WASDE: 2020-’21 corn use in ethanol forecast at 5.2B bushels

By Erin Voegele | August 12, 2020

The USDA maintained its forecast for 2020-’21 corn use in ethanol in its latest World Agriculture Supply and Demand Estimates report, released on Aug. 12. Projections for corn production and yield were revised up, while corn prices were revised down.

The USDA said the 2020-’21 U.S. corn outlook is for larger supplies, greater feed and residual use, increased exports, and higher ending stocks. Corn production is forecast at 15.3 billion bushels, up 278 million from the July projection. The season’s first survey-based corn yield forecast, at a record 181.8 bushels per acre, is 3.3 bushels higher than last month’s trend-based projection.

Within the WASDE report, the USDA cited a Aug. 12 Crop Production report that shows Illinois, Indiana, Iowa, Missouri, Nebraska, and Ohio are forecast to have yields above a year ago, with record-high yields expected for Minnesota and South Dakota.

Feed and residual use is raised based mostly on a larger crop and lower expected prices.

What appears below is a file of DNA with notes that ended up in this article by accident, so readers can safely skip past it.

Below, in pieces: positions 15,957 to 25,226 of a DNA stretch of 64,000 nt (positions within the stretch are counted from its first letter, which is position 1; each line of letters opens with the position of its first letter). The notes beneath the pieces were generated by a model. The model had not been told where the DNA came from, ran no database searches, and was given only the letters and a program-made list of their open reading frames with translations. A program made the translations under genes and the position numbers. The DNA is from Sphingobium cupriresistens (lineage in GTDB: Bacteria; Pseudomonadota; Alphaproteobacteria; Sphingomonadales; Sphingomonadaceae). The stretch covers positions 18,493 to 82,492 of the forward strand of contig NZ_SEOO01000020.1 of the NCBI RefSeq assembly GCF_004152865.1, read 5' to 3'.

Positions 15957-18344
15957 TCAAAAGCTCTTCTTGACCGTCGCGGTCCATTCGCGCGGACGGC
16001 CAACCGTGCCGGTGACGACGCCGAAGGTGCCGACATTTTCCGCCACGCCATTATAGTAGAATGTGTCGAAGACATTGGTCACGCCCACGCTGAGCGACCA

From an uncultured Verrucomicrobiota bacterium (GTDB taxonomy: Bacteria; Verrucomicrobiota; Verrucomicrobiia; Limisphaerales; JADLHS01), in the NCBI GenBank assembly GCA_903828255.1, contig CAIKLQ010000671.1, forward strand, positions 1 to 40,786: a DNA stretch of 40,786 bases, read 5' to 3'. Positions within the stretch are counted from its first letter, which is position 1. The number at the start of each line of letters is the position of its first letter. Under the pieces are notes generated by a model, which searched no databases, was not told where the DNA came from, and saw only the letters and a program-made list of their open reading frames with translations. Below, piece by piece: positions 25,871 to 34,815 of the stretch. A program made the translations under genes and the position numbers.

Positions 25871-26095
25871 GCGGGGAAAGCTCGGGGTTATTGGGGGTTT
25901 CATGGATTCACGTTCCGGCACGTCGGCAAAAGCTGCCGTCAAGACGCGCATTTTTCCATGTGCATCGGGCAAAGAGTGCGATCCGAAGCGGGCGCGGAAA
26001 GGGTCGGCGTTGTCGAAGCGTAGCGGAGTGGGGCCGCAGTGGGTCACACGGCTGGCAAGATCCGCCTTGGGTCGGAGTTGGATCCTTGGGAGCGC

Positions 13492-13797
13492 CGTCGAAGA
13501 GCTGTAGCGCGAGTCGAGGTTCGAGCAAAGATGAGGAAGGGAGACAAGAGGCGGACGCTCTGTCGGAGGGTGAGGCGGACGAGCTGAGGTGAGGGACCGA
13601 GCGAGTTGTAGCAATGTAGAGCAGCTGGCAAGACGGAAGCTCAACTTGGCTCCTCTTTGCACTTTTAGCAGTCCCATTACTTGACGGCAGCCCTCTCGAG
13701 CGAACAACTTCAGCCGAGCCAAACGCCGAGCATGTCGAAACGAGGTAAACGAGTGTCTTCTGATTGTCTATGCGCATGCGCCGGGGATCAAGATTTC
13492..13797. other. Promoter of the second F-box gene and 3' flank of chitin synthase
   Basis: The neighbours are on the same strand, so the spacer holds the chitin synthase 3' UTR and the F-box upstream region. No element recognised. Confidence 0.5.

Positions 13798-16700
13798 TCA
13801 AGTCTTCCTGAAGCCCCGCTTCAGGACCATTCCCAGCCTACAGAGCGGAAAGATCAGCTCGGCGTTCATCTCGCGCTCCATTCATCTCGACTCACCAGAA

An estimated 5.2 billion bushels of corn is expected to go to ethanol production in 2020-’21, up from an estimated 4.85 billion bushels in 2019-’20, but down from 5.378 billion in 2018-’19.

Exports are higher reflecting U.S. export competitiveness and relatively low world market prices. With supply rising more than use, ending stocks are raised 108 million bushels to 2.8 billion. The season-average corn price received by producers is lowered 25 cents to $3.10 per bushel.

Internationally, EU corn production is lowered, mostly reflecting reductions for Romania and France that are partially offset by increases for several countries, including Poland, Italy, and Hungary. Ukraine corn production is forecast higher, largely reflecting higher expected area. Other notable corn production changes include projected increases for Mozambique and Malawi, with reductions for Canada and Thailand.

Corn imports are raised for the EU, Canada and Thailand, but reduced for India. Foreign corn ending stocks are slightly lower relative last month, reflecting an increase for Indonesia that is more than offset by declines for Canada and India.